Storms are variously identified with disturbances of the natural atmosphere as well as the landscape of the soul. They can encompass explosions of both an electrical and a passionate nature and have been represented as assaults, sometimes violent, upon fortified citadels or secret, internal retreats. A storm grows from elemental forces and, inevitably, explodes one reality in to another; it is a journey through catharsis to regeneration. Just as the Globe and The Rose portrayed the breadth and complexity of the lives Shakespeare uncovered on those stages, so The Storm was an apt choice to reflect the theatre experiences they hoped to project for their audiences; a reawakening to the awe-inspiring truths of our shared humanity, its beauty and potential.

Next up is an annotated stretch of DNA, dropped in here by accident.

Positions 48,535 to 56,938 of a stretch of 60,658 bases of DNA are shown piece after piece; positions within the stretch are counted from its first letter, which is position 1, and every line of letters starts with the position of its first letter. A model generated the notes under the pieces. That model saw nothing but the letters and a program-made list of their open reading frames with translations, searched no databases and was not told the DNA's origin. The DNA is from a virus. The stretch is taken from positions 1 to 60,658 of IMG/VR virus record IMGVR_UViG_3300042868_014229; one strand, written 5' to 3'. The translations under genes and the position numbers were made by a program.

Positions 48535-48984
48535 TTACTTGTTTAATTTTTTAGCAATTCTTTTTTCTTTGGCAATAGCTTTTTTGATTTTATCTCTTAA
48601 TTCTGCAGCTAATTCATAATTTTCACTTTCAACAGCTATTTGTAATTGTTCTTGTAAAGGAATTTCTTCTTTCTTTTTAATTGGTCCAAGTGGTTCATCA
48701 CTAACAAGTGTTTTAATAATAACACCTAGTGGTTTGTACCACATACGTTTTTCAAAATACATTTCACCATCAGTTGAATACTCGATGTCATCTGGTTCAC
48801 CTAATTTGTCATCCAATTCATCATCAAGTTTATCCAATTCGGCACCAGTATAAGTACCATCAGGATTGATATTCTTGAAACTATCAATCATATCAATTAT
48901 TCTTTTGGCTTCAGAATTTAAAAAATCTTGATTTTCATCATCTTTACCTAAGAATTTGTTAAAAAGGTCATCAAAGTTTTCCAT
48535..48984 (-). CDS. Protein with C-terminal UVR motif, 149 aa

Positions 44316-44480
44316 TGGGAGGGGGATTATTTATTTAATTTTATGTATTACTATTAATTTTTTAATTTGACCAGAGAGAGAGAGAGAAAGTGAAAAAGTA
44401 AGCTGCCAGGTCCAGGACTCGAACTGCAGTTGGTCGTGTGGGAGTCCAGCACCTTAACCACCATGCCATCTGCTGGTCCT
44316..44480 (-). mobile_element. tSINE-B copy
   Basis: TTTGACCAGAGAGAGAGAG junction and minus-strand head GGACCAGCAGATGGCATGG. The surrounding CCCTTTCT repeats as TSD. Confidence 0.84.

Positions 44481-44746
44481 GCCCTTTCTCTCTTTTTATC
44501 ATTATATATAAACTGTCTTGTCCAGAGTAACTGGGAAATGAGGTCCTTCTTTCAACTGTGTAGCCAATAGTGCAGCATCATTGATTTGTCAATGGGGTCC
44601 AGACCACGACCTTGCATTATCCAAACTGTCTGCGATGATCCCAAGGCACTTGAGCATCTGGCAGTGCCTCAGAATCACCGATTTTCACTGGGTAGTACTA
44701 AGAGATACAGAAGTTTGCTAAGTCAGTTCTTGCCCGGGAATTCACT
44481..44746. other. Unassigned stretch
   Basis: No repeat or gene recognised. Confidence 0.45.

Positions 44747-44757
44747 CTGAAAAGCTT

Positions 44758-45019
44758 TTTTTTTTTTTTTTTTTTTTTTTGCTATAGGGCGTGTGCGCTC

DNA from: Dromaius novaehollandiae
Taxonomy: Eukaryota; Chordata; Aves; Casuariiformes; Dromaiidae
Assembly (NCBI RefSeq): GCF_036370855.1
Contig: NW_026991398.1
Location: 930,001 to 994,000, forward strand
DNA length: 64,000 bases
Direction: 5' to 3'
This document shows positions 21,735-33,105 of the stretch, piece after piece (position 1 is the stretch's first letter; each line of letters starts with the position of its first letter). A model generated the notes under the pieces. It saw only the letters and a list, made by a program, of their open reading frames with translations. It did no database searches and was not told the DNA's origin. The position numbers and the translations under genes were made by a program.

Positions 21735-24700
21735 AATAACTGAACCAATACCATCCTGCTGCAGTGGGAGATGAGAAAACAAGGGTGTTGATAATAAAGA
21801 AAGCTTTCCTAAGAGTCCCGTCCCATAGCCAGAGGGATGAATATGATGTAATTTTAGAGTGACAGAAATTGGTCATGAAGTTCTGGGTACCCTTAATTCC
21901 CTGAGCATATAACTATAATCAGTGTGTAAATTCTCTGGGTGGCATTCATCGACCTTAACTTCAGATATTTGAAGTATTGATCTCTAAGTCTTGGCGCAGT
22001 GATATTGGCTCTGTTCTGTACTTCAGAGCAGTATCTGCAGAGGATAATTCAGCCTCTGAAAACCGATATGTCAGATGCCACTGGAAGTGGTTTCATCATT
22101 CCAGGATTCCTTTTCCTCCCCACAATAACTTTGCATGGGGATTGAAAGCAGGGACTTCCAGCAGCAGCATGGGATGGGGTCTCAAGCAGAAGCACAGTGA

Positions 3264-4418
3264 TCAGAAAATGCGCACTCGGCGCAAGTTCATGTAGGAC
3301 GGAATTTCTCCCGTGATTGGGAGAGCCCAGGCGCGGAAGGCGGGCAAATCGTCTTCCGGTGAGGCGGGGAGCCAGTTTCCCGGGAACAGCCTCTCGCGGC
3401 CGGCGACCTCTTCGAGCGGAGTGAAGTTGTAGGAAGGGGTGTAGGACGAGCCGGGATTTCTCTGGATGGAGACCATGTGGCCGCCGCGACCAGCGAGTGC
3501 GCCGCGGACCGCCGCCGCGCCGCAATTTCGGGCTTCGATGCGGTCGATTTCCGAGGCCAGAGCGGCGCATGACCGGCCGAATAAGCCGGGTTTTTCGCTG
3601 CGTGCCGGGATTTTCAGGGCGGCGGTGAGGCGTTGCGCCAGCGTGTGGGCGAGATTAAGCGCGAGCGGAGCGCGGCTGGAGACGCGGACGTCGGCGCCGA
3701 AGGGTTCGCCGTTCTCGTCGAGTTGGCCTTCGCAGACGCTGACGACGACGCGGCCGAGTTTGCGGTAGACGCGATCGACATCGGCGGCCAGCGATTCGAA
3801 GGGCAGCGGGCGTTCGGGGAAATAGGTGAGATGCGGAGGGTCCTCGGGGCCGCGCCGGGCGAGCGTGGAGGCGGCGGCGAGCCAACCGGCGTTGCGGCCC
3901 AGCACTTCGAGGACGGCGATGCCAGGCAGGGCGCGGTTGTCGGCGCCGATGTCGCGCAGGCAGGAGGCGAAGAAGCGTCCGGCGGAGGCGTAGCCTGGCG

Peter Dobbins (director) is a cofounder and Artistic Director of The Storm Theatre, and has directed such Storm productions as T.S. Eliot's Murder in The cathedral, Dion Boucicault's The Shaughraun, and Arrah na Pogue, John Regis's Stavrogin's Confession, Stewart Parker's Spokesong, William Shakespeare's As You Like It, The Tempest, A Midsummer Night's Dream and Twelfth Night, Karol Wojtyla's The Jeweler's Shop, Jeremiah, and Our God's Brother, the North American Premiere of House of Desires by Sor Juana Ines de la Cruz, and the world premieres of The Last Starfighter by Skip Kennon and Fred Landau and Linnea by John Regis. As an actor, he has been seen as T. E. Lawrence in Terence Rattigan's Ross, Alfred Evelyn in Edward Bulwar Lytton's Money and Lolo in Pirandello's Henry IV and has played many leading roles in various regional theatres. He received a B.A. in Communications and Theatre from Temple University and attended Southern Methodist University's Professional Actors Training M.F.A. program. Most recently he directed The Time of Your Life by William Saroyon.